Figure 1 shows the scanning electron micrograph that reveals a high density of extended structural defects within individual grains. The EBSD maps (using fcc Ni as reference) in Figure 2 show that along linear features, the local orientation is changed when compared with the matrix of the Al8Co17Cr17Cu8Fe17Ni33 specimen.

The distributions of the ε11, ε22, and ε33 strain tensor components, calculated from the EBSD data, indeed indicates that strain modulation is done across these linear features, with peak values of about 6 % strain.

Figure 1. Scanning electron micrograph of Al8Co17Cr17Cu8Fe17Ni33 alloy. On the region highlighted by a white frame, EBSD and EDS measurements were performed

Figure 2. EBSD band contrast as well as orientation-distribution maps of the region highlighted by a white frame in Figure 1. The local orientations are given as colors (see legend) for the x, y, and z directions.

Figure 3. Distributions of the ε11, ε22, and ε33 strain tensor components, as calculated from the EBSD data (same identical position as in Figs. 1 and 2) by means of the CrossCourt software.

It can be seen from the elemental distribution maps obtained as in Figure 4 that the Al8Co17Cr17Cu8Fe17Ni33 alloy decomposes after casting into dendrites mainly consisting of Al/Ni/Cu-rich and Cr/Fe/Co-rich regions, which complies to previous reports.

Furthermore, elemental distribution maps acquired in cross-section show the layered structure of the Al/Ni/Cu-rich dendrites. Together, the distribution of the Al/Ni/ Cu-rich dendrites appears similar to the distributions of the ε11, ε22, and ε33 strain tensor components.

Figure 4. EDS elemental distribution maps calculated, using the Al-K, Ni-L, Cr-L, Fe-L, Cu-L, and Co-L signals, acquired on the same identical position as in Figs. 1-3.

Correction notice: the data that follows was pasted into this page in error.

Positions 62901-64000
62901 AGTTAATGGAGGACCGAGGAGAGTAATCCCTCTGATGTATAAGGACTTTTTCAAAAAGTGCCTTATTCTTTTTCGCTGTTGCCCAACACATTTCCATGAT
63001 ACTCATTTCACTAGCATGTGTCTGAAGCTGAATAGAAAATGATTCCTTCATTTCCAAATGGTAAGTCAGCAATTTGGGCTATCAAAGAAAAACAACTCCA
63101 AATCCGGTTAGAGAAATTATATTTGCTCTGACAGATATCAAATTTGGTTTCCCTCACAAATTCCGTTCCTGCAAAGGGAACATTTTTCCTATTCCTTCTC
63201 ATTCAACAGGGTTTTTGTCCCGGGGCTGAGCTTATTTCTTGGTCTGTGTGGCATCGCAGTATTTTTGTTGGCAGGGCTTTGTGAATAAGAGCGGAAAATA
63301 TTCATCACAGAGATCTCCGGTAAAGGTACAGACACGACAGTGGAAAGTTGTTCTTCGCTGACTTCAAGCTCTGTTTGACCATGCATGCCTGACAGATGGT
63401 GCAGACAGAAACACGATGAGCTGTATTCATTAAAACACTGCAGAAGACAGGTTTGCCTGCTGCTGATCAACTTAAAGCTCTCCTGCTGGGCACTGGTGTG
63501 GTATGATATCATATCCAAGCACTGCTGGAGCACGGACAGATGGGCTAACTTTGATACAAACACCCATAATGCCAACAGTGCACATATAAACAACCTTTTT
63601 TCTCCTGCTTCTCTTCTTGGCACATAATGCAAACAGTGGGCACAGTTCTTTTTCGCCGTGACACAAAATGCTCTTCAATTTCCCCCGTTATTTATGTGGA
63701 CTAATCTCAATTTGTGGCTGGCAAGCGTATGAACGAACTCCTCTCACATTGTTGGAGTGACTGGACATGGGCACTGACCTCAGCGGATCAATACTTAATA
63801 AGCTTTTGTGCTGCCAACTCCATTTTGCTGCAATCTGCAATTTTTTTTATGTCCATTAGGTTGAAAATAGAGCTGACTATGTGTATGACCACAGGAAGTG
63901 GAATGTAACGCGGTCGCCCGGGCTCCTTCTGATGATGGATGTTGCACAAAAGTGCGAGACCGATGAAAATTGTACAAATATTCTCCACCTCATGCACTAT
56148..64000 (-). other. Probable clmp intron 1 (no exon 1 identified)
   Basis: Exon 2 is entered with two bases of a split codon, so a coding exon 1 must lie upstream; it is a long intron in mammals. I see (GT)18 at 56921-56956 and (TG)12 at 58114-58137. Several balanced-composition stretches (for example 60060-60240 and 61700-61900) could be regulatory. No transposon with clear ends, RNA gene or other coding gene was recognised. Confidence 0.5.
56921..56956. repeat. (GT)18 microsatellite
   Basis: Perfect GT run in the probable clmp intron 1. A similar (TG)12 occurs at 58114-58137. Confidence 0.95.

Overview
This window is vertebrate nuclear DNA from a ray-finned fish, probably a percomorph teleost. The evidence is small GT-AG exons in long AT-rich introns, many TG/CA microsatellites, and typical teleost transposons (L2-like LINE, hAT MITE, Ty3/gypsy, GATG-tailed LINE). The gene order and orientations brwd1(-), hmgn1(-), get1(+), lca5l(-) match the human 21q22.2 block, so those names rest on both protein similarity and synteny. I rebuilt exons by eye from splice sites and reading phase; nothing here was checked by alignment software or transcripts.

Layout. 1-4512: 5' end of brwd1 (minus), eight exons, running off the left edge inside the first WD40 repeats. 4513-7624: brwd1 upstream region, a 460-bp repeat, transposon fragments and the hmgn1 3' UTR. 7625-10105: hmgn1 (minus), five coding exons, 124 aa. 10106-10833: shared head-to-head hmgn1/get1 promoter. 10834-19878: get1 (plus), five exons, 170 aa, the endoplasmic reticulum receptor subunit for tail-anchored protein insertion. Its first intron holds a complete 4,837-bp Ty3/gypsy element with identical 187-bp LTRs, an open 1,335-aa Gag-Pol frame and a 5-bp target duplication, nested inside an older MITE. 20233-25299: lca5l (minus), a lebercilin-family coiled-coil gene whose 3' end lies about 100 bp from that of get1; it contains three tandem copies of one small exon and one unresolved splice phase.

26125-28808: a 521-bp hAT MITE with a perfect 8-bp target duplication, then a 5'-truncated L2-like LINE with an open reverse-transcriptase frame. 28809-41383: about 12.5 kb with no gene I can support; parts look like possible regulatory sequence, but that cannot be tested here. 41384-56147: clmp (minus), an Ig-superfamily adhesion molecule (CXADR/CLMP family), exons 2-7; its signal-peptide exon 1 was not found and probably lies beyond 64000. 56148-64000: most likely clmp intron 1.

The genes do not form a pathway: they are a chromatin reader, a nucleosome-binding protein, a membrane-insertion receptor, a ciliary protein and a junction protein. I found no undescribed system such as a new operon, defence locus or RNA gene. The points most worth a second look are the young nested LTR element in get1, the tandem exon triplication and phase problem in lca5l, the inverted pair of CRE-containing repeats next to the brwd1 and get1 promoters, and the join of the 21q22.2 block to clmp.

Figure 5. EDS elemental distribution maps calculated using the Al-K, Ni-L, Cr-L, Fe-L, Cu-L, and Co-L signals, acquired on a cross-section specimen (view perpendicular to the maps in Fig. 4).

Conclusion

The present study shows how correlative imaging as well as EBSD and EDS analysis in scanning electron microscopy on identical specimen positions may reveal the microstructural properties and the elemental distributions in an Al8Co17Cr17Cu8Fe17Ni33 alloy. The distributions of Al/Ni/Cu-rich and Cr/Fe/Co-rich were detected and correlated to the distributions of the ε11, ε22, and ε33 strain tensor components.

About Oxford Instruments Nanoanalysis

Oxford Instruments NanoAnalysis provides leading-edge tools that enable materials characterisation and sample manipulation at the nanometre scale. Used on electron microscopes and ion-beam systems, their tools are used for R&D across a wide range of academic and industrial applications including:

  • Semiconductors
  • Renewable energy
  • Mining
  • Metallurgy
  • Forensics

Oxford Instruments NanoAnalysis technologies include:

  • Energy Dispersive/Wavelength Dispersive Microanalysis: Detectors, Electronics, Software
  • Electron Backscatter Diffraction: Software, Cameras
  • Microanalysis products

This information has been sourced, reviewed and adapted from materials provided by Oxford Instruments Nanoanalysis.

For more information on this source, please visit Oxford Instruments Nanoanalysis.

Date Added: Nov 15, 2013 | Updated: Nov 18, 2013